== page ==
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Image 1 of The Kentucky Kernel, November 23, 1916

Part of The Kentucky Kernel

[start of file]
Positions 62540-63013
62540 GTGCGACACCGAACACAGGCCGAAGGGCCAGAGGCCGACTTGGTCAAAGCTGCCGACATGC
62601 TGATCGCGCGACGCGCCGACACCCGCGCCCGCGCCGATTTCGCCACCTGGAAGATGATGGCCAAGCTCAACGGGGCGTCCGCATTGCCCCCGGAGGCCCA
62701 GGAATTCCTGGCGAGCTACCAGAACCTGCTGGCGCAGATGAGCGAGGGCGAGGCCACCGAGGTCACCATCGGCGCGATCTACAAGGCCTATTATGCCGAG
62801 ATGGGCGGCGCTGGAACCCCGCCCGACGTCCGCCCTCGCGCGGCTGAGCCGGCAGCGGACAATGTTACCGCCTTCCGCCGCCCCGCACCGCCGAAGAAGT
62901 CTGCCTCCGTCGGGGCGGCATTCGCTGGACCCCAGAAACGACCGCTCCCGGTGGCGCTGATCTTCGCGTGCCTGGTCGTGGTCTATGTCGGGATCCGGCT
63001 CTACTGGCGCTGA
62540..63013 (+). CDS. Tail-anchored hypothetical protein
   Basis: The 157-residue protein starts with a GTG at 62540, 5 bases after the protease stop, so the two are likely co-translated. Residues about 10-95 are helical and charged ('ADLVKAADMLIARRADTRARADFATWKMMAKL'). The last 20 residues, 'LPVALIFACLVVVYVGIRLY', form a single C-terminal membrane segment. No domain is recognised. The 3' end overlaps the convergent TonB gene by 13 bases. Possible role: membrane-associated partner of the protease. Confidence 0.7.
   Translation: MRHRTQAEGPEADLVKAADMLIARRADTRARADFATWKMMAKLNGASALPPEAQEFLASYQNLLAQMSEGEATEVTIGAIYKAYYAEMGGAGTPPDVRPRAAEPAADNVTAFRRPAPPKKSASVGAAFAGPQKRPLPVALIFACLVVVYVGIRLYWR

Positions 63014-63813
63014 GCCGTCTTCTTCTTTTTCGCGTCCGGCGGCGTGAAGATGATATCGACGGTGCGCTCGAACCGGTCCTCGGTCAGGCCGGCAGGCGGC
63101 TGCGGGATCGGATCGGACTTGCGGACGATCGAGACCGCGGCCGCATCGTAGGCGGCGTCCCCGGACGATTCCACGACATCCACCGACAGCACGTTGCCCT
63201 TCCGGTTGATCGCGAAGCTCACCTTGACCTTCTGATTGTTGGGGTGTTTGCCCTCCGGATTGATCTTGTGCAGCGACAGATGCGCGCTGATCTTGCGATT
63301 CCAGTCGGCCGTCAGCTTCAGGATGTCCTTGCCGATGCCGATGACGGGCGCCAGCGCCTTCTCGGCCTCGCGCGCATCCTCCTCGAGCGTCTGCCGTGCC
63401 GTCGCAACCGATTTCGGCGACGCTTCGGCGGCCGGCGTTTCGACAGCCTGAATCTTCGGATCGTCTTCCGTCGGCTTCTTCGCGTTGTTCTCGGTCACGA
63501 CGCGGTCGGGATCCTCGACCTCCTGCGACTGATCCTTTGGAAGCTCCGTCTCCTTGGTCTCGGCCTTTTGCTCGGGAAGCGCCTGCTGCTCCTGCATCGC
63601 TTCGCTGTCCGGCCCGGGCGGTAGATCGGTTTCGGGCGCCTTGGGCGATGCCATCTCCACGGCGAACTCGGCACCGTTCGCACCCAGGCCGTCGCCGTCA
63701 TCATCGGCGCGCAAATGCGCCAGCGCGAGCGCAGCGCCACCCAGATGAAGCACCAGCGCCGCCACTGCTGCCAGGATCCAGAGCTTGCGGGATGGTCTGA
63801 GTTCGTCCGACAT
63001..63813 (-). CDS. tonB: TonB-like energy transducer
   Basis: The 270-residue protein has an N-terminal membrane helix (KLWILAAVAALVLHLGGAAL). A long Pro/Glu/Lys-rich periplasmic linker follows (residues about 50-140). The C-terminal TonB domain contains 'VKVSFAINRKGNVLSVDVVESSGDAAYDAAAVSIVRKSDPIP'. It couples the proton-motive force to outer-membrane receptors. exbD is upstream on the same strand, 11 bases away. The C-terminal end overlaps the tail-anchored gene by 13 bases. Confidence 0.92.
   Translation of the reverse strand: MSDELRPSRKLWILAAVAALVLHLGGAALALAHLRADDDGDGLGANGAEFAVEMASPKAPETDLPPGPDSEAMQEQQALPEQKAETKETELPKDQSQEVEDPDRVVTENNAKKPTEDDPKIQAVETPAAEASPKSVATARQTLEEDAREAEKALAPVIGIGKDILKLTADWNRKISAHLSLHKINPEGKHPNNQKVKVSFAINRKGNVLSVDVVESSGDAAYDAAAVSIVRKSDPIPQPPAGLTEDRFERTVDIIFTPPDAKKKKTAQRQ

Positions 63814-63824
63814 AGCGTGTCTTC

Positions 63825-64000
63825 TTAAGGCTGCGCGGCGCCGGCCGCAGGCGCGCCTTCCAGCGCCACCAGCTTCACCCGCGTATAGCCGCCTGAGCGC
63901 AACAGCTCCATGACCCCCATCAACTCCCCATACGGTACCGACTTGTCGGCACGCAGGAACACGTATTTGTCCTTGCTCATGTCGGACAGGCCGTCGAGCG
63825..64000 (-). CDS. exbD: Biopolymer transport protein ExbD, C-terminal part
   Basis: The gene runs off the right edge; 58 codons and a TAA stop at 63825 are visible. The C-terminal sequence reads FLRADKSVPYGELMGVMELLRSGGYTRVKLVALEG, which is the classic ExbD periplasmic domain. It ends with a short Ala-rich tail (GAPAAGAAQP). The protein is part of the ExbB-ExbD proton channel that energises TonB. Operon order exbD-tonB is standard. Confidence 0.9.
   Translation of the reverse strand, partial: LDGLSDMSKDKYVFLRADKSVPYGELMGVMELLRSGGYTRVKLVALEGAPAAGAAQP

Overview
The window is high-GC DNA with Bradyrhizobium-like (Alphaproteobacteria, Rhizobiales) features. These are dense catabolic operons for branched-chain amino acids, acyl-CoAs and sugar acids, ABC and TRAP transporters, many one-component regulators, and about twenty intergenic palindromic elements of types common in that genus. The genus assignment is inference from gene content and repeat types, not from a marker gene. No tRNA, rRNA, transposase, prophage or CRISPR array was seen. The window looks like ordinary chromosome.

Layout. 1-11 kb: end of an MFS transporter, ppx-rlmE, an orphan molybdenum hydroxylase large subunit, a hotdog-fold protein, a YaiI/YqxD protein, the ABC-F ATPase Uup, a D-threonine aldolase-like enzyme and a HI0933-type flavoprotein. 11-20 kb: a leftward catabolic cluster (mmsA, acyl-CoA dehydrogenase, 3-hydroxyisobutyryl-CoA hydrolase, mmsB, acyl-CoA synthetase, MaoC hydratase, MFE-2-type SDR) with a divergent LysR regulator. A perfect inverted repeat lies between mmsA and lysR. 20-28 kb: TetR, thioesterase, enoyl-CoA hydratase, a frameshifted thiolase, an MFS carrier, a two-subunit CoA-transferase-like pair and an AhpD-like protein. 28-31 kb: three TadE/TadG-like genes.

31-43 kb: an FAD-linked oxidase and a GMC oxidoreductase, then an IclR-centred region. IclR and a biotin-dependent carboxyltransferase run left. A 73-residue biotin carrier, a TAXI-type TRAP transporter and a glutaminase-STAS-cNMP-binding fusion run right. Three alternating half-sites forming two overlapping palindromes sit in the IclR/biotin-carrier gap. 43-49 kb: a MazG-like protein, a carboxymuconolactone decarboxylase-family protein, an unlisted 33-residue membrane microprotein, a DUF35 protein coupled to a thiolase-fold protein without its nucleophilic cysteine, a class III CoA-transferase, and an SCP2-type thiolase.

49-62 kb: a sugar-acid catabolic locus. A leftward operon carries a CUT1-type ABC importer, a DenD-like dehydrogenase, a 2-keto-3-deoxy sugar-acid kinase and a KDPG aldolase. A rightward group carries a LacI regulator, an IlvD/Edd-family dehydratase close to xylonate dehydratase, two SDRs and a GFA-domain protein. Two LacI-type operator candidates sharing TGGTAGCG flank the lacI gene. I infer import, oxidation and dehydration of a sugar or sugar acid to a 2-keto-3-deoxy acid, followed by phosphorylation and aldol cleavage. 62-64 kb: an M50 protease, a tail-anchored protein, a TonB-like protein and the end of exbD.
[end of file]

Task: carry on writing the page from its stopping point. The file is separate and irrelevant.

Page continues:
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THE KENTUCKY KERNEL University of Kentucky LEXINGTON, KENTUCKY, NOV. 23, 1916. VOL IX KENTUCKY TO BE GUESTS OF HONOR FOR 1917 SUBMISSION. STAFF ANNOUNCED New Members Will Be Dec- First Meeting Will Be Held Today in Room in orated With Colors Ed. Building and Accepted SKIT Bill WILL FEATURE OUTLOOK "Meller-dramer- " Shinnick's Will Be Presented PROMISING The staff of the 1917 Kentuckian has at last gotten down to consistent work on the annual and according to F; T. Street, is already planning to turn out the biggest and best book ever produced at the University. Definite arrangements have been made with the publisher and t artist each editor, including and feature man, will be on the job during the next few months. The new Kentuckian room, which has been fitted out in the basement of the Education Building, is being used now and the editor wishes it announced that the staff will meet there every Thursday afternoon at 3:30 until further notice. The business and editorial staffs as ' given out are: Business Staff. Charles R. Smith, business mana ger; W. W. Owsley, assistant business manager; Miss Martine Ratican, assistant business manager; F. 0. WillMayes, subscription manager; iam B. 'Martin, Junior business manager. Editorial Staff. Frank T. Street, Jr., Clarence Clark, assistant editor; L. A. Marie Bradford, assistant editor; William Becker, assistant editor; Shinnick, feature editor; Tom Underwood, athletic editor; Anita Crabbe, literary editor; E. A. Taylor, snap-sho- t editor; Morris Pendleton, art editor; G. B. Fishback, Junior editor. editor-in-chie- As the final and most important event of Stroller Week, a reception in honor of the new members, at which they will be formally received into the organization, will be held in the Stroller studio this afternoon from t4 to 6 o'clock. All members of the organization, including the honorary and alumni members, are asked to attend and meet the new members, whose names are given below. t During the afternoon a skit by William Shinnick, stage manager of the Strollers last year, will be pre sented. The skit, which is called "Virtue Is Its Own Reward," or "How the Ham Saved the Homestead," Is a burlesque on the and promises to be interesting. Theparts will be taken as follows: Roland Montrose, who holds a mortgage on the old home, William Shin-nicone-ac- Emery Harold DeVere, the hero, Frazier. Arabella Jenkins, a sweet country lass, Mary Turner. Pa Jenkins, father of Arabella, John R. Marsh. . Ma Jenkins, his wife, Nancy Innis. Hiram Jenkins, "one of nature's noblemen," Herbert Graham. At a meeting of the Strollers held last Thursday afternoon, colors, lav- ender and gold, were adopted and these colors have been worn by the members all this week. This afternoon the colors will be pinned on the new members as a token of their acceptance into the organization. At this time also the "Amateur Night" prizes, which were won by three of the new members, Miss Margaret Wilkinson, Frank Shinnick and Roy Barn-hil- l will be presented. The new members who were acceptat the meeting last Thursday afternoon aro as follows: Frank Shinnick, Margaret Wilkinson, Roy Barn-hill- , Grovor Creech, George Gardnor, James Irvino, M. M. Montgomery, W. C. Draddy, Paulino Irvln, Martha Var-noF. 0. Mayes, Josephine Thomas, Lena Clem, Mary Rickotts, Eyrl Richmond, N. W. Knight, Virginia Gray, Elizabeth Bockner, Aileen Kavanaugh, Francis Richoy, Richard Duncan, L. A. Blschof, J. R. Vowoll, II. II. Barker, Kathorino Weakley, Vonnlo Duloy, Freda Laub, Emma Dowltt Vorlos, Freda Lemon, Clarenco Harney, Mamie Miller Woods, Anno and Molloy, Helen Burkholdor, Glenn Brooks, Tilford Wilson, Hunt Robi-netCharlio Haydon, J. J. McBrayer, ed Gono-vlov- o t, L (By Fred O. Mayes.) I would not know tho end of all My dreams, however grand thoy bo; Nor should I want to o'er recall What might havo been tho best for me. But grant today with all its doubts With all its doubts and all its fears, And let me travel 'long tho routes Where all is new to eyes and ears. Let me not feel long 'ere their time The aches and pains that are my share; Nor can I feel the art sublime To know that pleasure precedes care. snap-sho- editor-in-chie- FISHBACK JUNIOR KENTUCKIAN EDITOR Ben Fishback was elected Junior Editor of the Kentuckian at a meeting of the Junior class held in chapel last Thursday afternoon. T. T. Rich ards was chosen class cheer leader. Members of the Student Senate were apponted by President W. L. Logan as follows: C. P. Wyatt, H. M. Hen-ry- , Ellis Peak and Louis Reusch, Jr. DEAN WILL REPRESENT UNIVERSITY. ANDERSON Dean F. Paul Anderson will represent tho University nt tho annual mooting of tho American Society of Mechanical Englneors in Now York, Sessions of tho socloty Docombor will bo hold In tho $1,000,000 building, a gift of Andrew Carnoglo. Many prominent ongtneors and deans of engineering collogos thruout tho country will attend tho convention. Mario Collins, Addison Foster, Charlos , F. Corn, Homor Combost, Hart Davo Gllckman, Emma Holton, Juliet Loo Risquo, Alma Bolsor, Charlos Mahonoy, J. W. Lindsay and J. M. Gibson. Math-orly- And if the whole of life were known. And all its secrets brought to light, It were not proper then to own A higher sway than man s poor might. For me I choose to wonder still, To marvel with the childlike mind, To think beyond the human will A vale's too deep for human kind. MUSIC CLUB No. 10 PROGRAM IN CHAPEL PLEASES Vocal and Instrumental So los Features of Exercises The University Music Club had charge of the exercises in chapel last Friday morning and rendered one of the most attractive programs of the year. The cadet band opened the ex ercises with various University songs. When they played "Are You From Dixie," and sang new words to the tune, their efforts were crowned with prolonged applause. Features of the program were a so lo by Miss Helen Burkholder, accom panied by Miss Frances Geisel; vocal solo by Professor A. C. Zembrod; piano solo by Miss Marlon Sprague, and a violin solo by Edwin Cobb, accompanied by John Prico. Profosor Lawrence A. Cover, musical director, announced tho beginning of a campaign for members to tho Girls' and Boys' Glee Clubs. Tho former organization has at present a membership of sixty, whllo tho lattor has forty enrolled. It is Profossor Covor's intontlon to find all musical talont in tho University and then organizations for tho purpose of dovoloplng it. "A band of fifty pieces Is our aim," t said Profossor Cover. Now has boon rocolvod which Is sufficient for a band of that slzo. Tho band will glvo a concert In chapol in a fow wooks was tho announcement mado by Profossor Molchor nftor a conforonco with Profossor Cover. of Music Tho Loxington Collogo s will havo chargo of tho chapol tomorrow, when another musical program will bo given. oqulp-mon- oxor-clso- T BY LETTERS "K" MEN THIRTEEN UNLUCKY FOR THE MISSISSIPPI CREW Indiscriminate Wearing of Merciless Wildcats Hand Southerners 13-- 3 Unearned Letters UnDrubbing der Ban, Too BY-LAW- ARE ADOPTED STATE S The "K" men of the University at a recent meeting took up the niatter of the indiscriminate wearing of athletic letters, especially of high school sweaters. The wearing of unearned athletic letters and also of "H's" by high school athletic stars has always been tabooed but in order to eradicate this nuisance the "K" association has s prohibiting these let adopted ters from being worn and providing punishment in case this rule is s follow: broken. The "No person In the University shall be permitted to wear any letter except the one he made In that particular form of athletics, e. g., a baseball man shall not be permitted to wear a football or basketball sweater unless he has made a letter of that kind. "Persons who have made letters at other colleges or universities shall not be permitted to wear them at tho University of Kentucky. "High school letters are absolutely forbidden to be worn at this institution. "Girls will be permitted to wear only earned "K" sweaters. "Persons trespassing upon the privileges of this association shall be coerced by armed force if such it takes." were signed by W. P. The Tuttle, George Gumbert and Frank Crum, who composed tho committee. s PROF. ROBERTS MADE SOCIETY TREASURER Professor George Roberts, acting dean of the College of Agriculture, was for tho fifth time treasurer of tho American Society of Agronomy at the sessions of tho American Society of Agronomy and tho Association of Agricultural Colleges and Experiment Stations, held at Washington, D. C last week. Professor Roberts, who attended, returned from Washington Saturday and reported that more than 100 leading agronomists of tho country wore present at tho meetings. STUDENTS SPEAK AT Y. M. C. A. MEETING Tho Y. M. O. A. meeting hold in tho "Y" rooms Sunday ovonlng proved to bo a very Interesting ono. Prominont speakers of tho occasion woro J. B. Chnmborlnin, Bart Poak, and J. Franklin Corn. Mr. Chamborlaln spoko on "Collogo Spirit In tho Classroom." Hart Peak's subject was "Student Activities." Mr. Corn illscussod collogo spirit on tho campus. Tho mooting was ono of tho most successful hold this year. WINS SERIES Captain Crutcher Stars In His Last Game on Stoll Field (By Tom Underwood.) Saturday was wash day and the Wildcats felt called upon to clean up Mississippi A. & M. in Stoll laundry room with Doc, Brit, Maury and Mac wielding wicked scrubbing brushes. Schwill splashed three drops of water on the Kentucky soap and towel crew in the first part of the application of suds, but the Cats hopped in as soon as the water began to get hot and sapolloed the Aggies thirteen unlucky times. The game ended with Miss issippi's crowd so well scrubbed that they looked as clean as a fence In Spotless Town. The thirteen-to-thredefeat means that Kentucky has the best of tho series of three contests with Mississippi A. & M. The first was when tho Mississippians greased up their pants with lard or something. It was a pretty slick (pun) trick but they couldn't get away with it, because one of the officials had once worked in a grocery store and was a connoisseur of lard. At this writing George Washington, janitor extraordinary, is in the office of the sporting writer of the Kernel (rich humor) trying to tell how it all happened. He says it was a greasy trick. game was the The second Miss.-Ky- . hot weather performance down in the Sunny South last year when the Wildcats thought Apollo had let that infernal upstart Daedelus get to shining with the Ford In which he and the sun went riding every day. It was hot as , well you know, and the Wildcats couldn't stand it. Tho outcome of the game was a sur prise to everybody but this Sweatt bird, wo started to say "sweat bee," but wero afraid it wouldn't bo dignified. Anyway, Mr. Swoatt, Freshman, 290 pounds, sore foot, says that ho guessed tho score exactly, thirteen to threo, two days before. Bernard Moosnlck swears Its so but tho sporting editor of tho Kernel doesn't think that olthor hurts or helps tho story. Georgo Washington, who Is still in our offico trying to got us to write him an appeal to tho students asking them to contributo to a million dollar turkoy-buylnfund to help him and tho littlo Washington's colobrato tho victory Kentucky's going to got over Tonnossoo a week from Thursday, says ho also know all tho ttmo that Kontucky would win. The Star Performers. Tho majority of tho pralso goes to white-washe- d e Monkey-- g (Continued on Page Five)